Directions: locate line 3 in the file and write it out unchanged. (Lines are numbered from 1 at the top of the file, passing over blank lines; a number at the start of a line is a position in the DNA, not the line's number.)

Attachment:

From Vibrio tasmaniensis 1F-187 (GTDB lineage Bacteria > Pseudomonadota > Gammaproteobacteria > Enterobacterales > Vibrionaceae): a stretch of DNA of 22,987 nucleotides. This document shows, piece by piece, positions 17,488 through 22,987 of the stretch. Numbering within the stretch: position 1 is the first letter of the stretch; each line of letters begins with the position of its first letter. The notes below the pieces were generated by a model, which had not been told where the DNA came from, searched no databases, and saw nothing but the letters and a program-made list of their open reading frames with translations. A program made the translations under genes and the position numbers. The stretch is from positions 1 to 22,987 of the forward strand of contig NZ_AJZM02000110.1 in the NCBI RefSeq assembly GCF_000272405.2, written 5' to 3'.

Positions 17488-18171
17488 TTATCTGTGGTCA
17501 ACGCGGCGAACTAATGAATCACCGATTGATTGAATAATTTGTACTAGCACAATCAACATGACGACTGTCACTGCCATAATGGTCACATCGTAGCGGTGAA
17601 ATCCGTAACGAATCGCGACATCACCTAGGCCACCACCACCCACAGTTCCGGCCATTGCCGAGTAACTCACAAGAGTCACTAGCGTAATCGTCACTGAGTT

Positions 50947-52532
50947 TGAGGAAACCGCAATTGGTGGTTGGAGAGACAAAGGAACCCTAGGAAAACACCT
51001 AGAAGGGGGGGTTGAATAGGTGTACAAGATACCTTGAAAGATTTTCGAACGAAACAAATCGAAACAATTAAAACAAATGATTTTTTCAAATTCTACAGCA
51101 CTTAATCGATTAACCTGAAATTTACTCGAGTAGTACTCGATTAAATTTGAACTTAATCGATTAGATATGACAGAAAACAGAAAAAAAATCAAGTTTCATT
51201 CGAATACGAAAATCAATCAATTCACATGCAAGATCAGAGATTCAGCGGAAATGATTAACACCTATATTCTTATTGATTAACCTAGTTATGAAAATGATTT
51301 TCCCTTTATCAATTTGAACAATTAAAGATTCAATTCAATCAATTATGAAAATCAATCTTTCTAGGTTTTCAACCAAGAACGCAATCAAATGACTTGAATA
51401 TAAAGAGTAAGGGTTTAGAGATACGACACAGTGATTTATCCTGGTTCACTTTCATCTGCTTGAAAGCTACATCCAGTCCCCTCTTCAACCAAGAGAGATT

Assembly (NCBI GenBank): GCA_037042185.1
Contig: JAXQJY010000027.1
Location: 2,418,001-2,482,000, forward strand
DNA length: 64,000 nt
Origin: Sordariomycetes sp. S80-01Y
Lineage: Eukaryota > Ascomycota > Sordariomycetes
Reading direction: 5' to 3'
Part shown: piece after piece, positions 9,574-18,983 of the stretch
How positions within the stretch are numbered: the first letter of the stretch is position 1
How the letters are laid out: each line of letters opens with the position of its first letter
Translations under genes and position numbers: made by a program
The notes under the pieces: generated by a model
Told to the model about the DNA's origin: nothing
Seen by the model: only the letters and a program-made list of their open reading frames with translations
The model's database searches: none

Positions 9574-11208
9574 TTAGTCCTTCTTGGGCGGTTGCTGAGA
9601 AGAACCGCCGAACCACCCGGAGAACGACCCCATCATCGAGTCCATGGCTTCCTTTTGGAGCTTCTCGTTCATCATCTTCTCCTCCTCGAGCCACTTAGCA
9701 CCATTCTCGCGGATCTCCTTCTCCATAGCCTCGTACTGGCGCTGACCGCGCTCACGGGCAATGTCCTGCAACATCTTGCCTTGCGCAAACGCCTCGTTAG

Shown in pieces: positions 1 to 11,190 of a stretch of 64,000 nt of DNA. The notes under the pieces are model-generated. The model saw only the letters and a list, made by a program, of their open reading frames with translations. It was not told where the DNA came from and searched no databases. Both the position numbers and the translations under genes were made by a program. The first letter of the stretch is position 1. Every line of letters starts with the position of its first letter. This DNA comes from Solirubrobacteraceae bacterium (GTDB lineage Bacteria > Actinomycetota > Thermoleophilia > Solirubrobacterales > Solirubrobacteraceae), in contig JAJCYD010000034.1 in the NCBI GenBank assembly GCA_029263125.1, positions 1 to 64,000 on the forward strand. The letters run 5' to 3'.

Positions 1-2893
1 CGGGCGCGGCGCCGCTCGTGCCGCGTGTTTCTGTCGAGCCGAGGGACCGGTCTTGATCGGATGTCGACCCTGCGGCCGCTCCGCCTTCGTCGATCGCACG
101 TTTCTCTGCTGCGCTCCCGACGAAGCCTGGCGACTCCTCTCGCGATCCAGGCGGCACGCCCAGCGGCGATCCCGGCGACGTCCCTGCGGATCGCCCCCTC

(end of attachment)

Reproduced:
17488 TTATCTGTGGTCA